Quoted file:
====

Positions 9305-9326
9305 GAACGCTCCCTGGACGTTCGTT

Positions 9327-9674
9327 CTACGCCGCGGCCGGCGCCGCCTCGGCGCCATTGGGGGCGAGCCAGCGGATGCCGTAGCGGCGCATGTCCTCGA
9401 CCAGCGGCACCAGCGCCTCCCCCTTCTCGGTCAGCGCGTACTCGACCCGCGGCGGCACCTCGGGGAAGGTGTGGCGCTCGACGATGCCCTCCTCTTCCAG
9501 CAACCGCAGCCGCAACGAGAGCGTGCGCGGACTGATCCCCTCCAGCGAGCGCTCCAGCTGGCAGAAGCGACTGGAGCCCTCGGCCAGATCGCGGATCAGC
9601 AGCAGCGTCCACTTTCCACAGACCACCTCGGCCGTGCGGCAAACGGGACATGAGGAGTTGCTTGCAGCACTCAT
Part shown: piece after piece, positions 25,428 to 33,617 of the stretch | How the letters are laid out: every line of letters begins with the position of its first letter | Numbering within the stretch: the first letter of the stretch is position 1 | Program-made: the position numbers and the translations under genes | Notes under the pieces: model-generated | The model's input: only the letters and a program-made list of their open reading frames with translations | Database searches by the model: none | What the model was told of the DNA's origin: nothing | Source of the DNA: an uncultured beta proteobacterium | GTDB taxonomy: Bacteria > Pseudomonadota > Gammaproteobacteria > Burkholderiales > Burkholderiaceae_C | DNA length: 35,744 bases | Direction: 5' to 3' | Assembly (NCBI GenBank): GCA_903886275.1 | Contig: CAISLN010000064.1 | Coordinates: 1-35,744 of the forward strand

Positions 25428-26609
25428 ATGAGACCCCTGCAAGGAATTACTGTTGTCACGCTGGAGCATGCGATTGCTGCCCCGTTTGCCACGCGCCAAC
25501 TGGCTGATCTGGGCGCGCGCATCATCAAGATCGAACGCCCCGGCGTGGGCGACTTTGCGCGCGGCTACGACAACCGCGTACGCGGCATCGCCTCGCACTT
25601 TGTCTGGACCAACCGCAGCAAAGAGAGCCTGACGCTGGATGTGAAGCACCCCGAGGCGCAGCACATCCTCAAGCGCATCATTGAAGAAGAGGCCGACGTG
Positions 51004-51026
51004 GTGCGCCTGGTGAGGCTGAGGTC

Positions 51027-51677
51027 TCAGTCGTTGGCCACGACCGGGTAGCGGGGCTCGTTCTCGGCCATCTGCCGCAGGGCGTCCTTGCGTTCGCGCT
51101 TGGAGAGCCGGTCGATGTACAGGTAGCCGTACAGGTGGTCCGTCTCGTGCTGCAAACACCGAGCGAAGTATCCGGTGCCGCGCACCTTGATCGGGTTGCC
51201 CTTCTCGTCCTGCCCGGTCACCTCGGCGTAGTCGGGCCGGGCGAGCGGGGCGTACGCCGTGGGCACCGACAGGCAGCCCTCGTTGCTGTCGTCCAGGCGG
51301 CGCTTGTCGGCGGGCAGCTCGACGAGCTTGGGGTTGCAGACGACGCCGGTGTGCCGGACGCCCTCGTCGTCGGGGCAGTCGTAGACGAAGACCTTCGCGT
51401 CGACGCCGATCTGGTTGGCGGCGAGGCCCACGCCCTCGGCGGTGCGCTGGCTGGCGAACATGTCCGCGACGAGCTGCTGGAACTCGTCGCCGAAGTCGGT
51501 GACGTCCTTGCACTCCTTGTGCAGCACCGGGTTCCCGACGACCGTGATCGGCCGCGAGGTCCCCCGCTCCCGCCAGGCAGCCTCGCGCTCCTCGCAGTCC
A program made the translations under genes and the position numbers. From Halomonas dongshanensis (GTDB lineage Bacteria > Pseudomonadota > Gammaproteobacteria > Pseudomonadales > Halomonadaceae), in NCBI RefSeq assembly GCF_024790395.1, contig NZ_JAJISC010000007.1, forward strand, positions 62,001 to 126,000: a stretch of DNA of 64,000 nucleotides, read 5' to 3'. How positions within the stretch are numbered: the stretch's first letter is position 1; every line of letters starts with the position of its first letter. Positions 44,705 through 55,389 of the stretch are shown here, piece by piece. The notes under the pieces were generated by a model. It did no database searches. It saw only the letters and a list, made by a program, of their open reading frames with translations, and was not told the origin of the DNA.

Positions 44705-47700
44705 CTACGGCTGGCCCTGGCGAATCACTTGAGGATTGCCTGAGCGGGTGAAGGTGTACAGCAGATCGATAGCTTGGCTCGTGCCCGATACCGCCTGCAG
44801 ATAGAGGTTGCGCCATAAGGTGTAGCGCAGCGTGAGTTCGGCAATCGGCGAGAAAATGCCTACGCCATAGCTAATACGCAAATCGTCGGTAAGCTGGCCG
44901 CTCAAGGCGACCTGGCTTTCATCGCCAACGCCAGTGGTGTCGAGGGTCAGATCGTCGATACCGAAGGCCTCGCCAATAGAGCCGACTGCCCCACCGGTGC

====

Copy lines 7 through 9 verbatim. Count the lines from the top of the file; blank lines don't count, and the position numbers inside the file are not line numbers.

9601 AGCAGCGTCCACTTTCCACAGACCACCTCGGCCGTGCGGCAAACGGGACATGAGGAGTTGCTTGCAGCACTCAT
Part shown: piece after piece, positions 25,428 to 33,617 of the stretch | How the letters are laid out: every line of letters begins with the position of its first letter | Numbering within the stretch: the first letter of the stretch is position 1 | Program-made: the position numbers and the translations under genes | Notes under the pieces: model-generated | The model's input: only the letters and a program-made list of their open reading frames with translations | Database searches by the model: none | What the model was told of the DNA's origin: nothing | Source of the DNA: an uncultured beta proteobacterium | GTDB taxonomy: Bacteria > Pseudomonadota > Gammaproteobacteria > Burkholderiales > Burkholderiaceae_C | DNA length: 35,744 bases | Direction: 5' to 3' | Assembly (NCBI GenBank): GCA_903886275.1 | Contig: CAISLN010000064.1 | Coordinates: 1-35,744 of the forward strand

Positions 25428-26609